GitHub Comments for your GitHub Pages


Quick start

Setup is straightforward – these commits show just how easy it is:

  1. Create a GitHub developer application, so readers trust your site.
  2. Create an instance of Gatekeeper, so readers can login to leave comments.
  3. Add the ghpages-ghcomments files.
  4. Configure comments for your blog.
  5. Add the CSS to your <head>.
  6. Add the comments tag to your post.html layout.
  7. Install the git hooks (skip to step 6 below)


1. Create a GitHub developer application

  1. Go to your GitHub settings page
  2. Select the Applications item on the left
  3. In the Developer applications panel, select Register new application
  4. Fill in the form:
    • Application name – anything is ok, consider using your site’s title
    • Homepage URL – use the URL to your site
    • Application description – anything is ok, consider using “Comments for [your site’s title]”
    • Authorization callback URL – use the URL to your site
    • Add an application image – consider using your site’s favicon.ico
  5. Once created, you’ll see your Client ID and Client Secret

2. Create an instance of Gatekeeper

These instructions use Heroku, but you can use a different provider (like Azure) or you can use your own server (see Custom GitHub Application for more details).

  1. Prepare Heroku
  2. Clone Gatekeeper:
    • git clone
    • cd gatekeeper
  3. Login to Heroku on the command line:
    • heroku login
  4. Create your Heroku app, with your own APP_NAME
    • heroku apps:create APP_NAME
  5. Give your Heroku environment your own XXXX and YYYY GitHub application credentials:
    • heroku config:set OAUTH_CLIENT_ID=XXXX
    • heroku config:set OAUTH_CLIENT_SECRET=YYYY
  6. Deploy your Gatekeeper clone to Heroku:
    • git push heroku master
  7. Check that it’s working:
    • curl
  "error": "bad_code"

3. Download the ZIP archive and unpack it.

4. Copy the file tree into your Jekyll repository.

5. Edit three files:



  • your GitHub username for repo_owner
  • your Jekyll repo for repo_name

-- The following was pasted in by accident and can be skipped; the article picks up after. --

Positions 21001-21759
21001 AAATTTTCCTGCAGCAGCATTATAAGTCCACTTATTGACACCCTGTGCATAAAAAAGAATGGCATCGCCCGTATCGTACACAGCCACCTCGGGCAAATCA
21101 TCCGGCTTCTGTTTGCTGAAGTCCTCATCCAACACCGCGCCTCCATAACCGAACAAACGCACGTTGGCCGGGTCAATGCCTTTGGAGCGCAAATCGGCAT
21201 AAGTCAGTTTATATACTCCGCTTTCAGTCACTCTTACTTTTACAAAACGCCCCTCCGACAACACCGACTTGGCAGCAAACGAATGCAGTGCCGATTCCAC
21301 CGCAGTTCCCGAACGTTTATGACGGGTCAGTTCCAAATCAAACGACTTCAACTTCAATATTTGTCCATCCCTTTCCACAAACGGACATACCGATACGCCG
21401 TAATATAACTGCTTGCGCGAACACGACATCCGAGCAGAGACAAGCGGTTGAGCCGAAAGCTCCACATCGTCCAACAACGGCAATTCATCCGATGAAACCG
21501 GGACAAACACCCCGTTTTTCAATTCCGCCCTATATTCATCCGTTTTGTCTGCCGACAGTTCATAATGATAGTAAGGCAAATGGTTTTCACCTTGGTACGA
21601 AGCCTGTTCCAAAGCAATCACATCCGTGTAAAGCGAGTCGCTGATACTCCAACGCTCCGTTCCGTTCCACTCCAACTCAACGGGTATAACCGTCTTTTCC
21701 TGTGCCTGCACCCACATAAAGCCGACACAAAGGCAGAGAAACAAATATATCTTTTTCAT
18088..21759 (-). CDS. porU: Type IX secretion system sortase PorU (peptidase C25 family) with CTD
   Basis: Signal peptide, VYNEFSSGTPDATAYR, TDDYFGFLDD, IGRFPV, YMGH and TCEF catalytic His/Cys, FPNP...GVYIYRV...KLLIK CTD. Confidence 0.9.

• your GitHub application Client ID for client_id
  • your Heroku (or other) application URL for code_authenticator
  • the full URL to gpgc_redirect.html for callback_url
repo_owner: __YOUR_GITHUB_USERNAME__
use_show_action: false
label_name: Blog post comments
label_color: 666666
  client_id: __YOUR_GITHUB_APP_CLIENT_ID__
  callback_url: http://__URL_OF_GPGC_REDIRECT_PAGE__
enable_diagnostics: false

If your site is hosted in a private repository, see you can still use ghpages-ghcomments as long as you use a public repository to store the comments. See this post for details.



Add a link to the gpgc_styles.css to the <head> element:

  href="{{ site.baseurl }}/public/css/gpgc_styles.css">



Add an include tag at the bottom (or wherever you want comments to appear):

{% include gpgc_comments.html post_title=page.title %}

6. Move _tools/ to your system $PATH.

$ mv _tools/ /usr/local/bin
$ sudo chmod +x /usr/local/bin/
$ if test -x "`which`"; then echo ok; fi

7. Install the git hooks. From your repository root:

$ install <personal_access_token>

Where <personal_access_token> is your GitHub personal API access token. Your token must have the public_repo scope so that the hooks can create labels and issues in your repository.

8. Push to your Jekyll site:

git add _includes/head.html
git add _layouts/post.html
git add _data/gpgc.yml
git add _includes/gpgc_comments.html
git add public/css/gpgc_styles.css
git add public/html/gpgc_redirect.html
git add public/js/gpgc_core.js
git commit -m "Add ghpages-ghcomments"
git push

9. Enable comments for posts you have already published:

$ bootstrap
$ push <personal_access_token>

10. New posts now have GitHub comments! See Usage for a refresher or Verbose Usage for more details. If you’re having trouble, see Troubleshooting.


  1. Advantages
  2. Examples
  3. Usage
  4. Options
  5. Setup